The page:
How does rising atmospheric CO2 affect marine organisms?

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Carbon Dioxide and Earth's Future: Pursuing the Prudent Path


Based on the voluminous periodic reports of the Intergovernmental Panel on Climate Change (IPCC), the ongoing rise in the atmosphere's CO2 concentration has come to be viewed as a monumental danger -- not only to human society, but to the world of nature as well. And the picture is not pretty: searing heat waves killing the poor and elderly while drying up precious farmland, melting polar ice caps raising sea levels and flooding coastal lowlands, more frequent and ferocious hurricanes destroying everything in their paths, devastating diseases spreading to regions previously considered immune to them, migrating plants and animals unable to move to cooler locations fast enough to avoid extinction, disappearing coral reefs dissolving into oblivion as the oceans warm and turn acidic, and spreading anarchy within and among nations, as fighting erupts over dwindling water supplies and access to land to grow the food they so desperately need to support their burgeoning populations.

It is no wonder that such people are appropriately referred to en masse as climate alarmists, being as alarmed as they are about future climatic conditions on earth. But are these horrific "doomsday scenarios" as set-in-stone as the public is led to believe? Do we really know all of the complex and interacting processes that should be included in the models upon which these scenarios are based? And can we properly reduce those processes into manageable computer code so as to produce reliable forecasts 50 or 100 years into the future? At present, the only way to properly answer these questions is to compare climate model projections with real-world observations. Theory is one thing, but empirical reality is quite another. The former may or may not be correct, but the latter is always right. As such, the only truly objective method to evaluate climate model projections is by comparing them with real-world data.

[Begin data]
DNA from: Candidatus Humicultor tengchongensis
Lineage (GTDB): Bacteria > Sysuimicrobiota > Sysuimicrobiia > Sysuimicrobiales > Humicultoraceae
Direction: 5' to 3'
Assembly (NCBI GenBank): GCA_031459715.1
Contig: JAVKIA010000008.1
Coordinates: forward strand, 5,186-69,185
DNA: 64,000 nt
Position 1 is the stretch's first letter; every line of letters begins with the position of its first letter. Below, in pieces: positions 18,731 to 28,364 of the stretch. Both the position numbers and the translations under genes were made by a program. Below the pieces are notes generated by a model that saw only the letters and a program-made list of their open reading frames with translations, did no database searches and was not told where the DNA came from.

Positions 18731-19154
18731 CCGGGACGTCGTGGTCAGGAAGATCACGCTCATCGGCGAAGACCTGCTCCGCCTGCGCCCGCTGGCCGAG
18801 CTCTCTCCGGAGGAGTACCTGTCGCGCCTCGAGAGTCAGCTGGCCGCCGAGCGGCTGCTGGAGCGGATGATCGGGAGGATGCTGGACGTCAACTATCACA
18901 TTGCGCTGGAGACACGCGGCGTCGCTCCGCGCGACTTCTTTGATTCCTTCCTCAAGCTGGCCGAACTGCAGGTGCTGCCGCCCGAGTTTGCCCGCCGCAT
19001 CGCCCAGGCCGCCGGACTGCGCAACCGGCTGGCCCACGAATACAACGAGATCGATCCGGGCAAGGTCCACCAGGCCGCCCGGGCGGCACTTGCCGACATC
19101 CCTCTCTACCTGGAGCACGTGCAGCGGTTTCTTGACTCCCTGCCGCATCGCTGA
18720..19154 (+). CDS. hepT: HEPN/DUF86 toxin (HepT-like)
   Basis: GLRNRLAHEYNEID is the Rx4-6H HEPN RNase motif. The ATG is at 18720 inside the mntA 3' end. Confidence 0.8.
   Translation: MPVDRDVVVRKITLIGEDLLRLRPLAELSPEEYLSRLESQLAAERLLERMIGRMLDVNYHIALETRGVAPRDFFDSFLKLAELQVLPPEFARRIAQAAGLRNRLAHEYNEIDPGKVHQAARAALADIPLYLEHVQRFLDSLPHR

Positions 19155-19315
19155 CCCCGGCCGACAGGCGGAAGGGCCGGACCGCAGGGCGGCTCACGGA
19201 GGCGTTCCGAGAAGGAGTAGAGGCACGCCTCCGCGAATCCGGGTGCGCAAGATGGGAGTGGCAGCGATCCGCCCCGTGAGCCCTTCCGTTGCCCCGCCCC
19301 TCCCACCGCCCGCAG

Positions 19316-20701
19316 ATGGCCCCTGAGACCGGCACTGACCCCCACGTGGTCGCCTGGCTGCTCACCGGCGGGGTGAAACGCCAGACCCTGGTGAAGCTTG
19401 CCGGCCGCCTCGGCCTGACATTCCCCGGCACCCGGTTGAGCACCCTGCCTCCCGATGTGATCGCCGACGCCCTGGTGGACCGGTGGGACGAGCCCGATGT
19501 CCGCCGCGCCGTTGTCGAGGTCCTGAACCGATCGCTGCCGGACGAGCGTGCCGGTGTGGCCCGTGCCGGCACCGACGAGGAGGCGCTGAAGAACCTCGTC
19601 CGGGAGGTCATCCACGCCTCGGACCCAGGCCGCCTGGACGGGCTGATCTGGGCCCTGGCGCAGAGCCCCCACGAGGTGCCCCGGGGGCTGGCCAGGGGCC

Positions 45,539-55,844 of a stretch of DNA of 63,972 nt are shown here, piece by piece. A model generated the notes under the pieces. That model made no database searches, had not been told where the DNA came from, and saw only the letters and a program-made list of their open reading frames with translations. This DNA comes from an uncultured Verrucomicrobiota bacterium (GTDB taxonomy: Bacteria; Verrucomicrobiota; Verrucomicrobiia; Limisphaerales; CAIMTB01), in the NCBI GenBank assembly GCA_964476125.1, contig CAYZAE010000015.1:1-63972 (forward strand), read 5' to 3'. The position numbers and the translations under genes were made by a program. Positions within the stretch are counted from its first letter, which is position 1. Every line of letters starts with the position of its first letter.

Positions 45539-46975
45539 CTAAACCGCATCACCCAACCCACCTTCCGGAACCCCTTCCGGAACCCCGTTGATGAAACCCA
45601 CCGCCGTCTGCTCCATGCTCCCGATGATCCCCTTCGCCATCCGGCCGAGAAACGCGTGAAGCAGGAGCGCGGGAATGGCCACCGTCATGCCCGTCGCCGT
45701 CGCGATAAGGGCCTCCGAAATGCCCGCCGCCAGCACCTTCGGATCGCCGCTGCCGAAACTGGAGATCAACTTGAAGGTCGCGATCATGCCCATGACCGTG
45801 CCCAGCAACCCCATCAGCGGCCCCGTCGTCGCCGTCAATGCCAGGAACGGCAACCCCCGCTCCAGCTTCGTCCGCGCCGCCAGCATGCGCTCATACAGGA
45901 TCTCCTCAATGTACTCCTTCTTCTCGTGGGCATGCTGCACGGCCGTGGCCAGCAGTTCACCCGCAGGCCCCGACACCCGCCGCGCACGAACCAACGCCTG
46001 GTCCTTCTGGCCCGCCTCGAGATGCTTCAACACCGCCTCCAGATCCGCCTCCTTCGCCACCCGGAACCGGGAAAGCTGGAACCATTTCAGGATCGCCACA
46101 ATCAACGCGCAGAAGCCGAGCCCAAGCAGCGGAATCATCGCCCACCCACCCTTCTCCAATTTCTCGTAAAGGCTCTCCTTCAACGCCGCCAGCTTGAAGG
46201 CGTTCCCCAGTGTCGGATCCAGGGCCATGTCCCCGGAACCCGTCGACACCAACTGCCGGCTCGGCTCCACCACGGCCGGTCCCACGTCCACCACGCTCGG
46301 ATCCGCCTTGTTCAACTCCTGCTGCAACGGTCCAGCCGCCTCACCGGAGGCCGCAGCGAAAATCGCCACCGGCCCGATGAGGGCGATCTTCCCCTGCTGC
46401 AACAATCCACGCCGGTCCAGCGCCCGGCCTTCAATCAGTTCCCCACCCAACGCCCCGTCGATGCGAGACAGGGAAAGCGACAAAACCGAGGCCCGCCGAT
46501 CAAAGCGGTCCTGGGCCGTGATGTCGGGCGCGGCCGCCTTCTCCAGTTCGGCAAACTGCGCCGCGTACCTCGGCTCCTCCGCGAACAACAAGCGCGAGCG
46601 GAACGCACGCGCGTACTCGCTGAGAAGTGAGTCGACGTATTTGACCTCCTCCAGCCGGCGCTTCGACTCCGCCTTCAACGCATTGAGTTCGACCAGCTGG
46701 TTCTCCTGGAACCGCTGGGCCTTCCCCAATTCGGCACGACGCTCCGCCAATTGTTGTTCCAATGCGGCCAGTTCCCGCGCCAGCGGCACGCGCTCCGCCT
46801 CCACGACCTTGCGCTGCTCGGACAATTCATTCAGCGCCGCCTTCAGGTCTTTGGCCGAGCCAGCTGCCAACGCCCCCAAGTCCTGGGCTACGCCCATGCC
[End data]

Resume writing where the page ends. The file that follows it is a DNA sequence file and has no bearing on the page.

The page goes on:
In what follows, we conduct just such an appraisal, comparing against real-world observations ten of the more ominous model-based predictions of what will occur in response to continued business-as-usual anthropogenic CO2 emissions: (1) unprecedented warming of the planet, (2) more frequent and severe floods and droughts, (3) more numerous and stronger hurricanes, (4) dangerous sea level rise, (5) more frequent and severe storms, (6) increased human mortality, (7) widespread plant and animal extinctions, (8) declining vegetative productivity, (9) deadly coral bleaching, and (10) a decimation of the planet's marine life due to ocean acidification. And in conjunction with these analyses, we proffer our view of what the future may hold with respect to the climatic and biological consequences of the ongoing rise in the air's CO2 content, concluding by providing an assessment of what we feel should be done about the situation.

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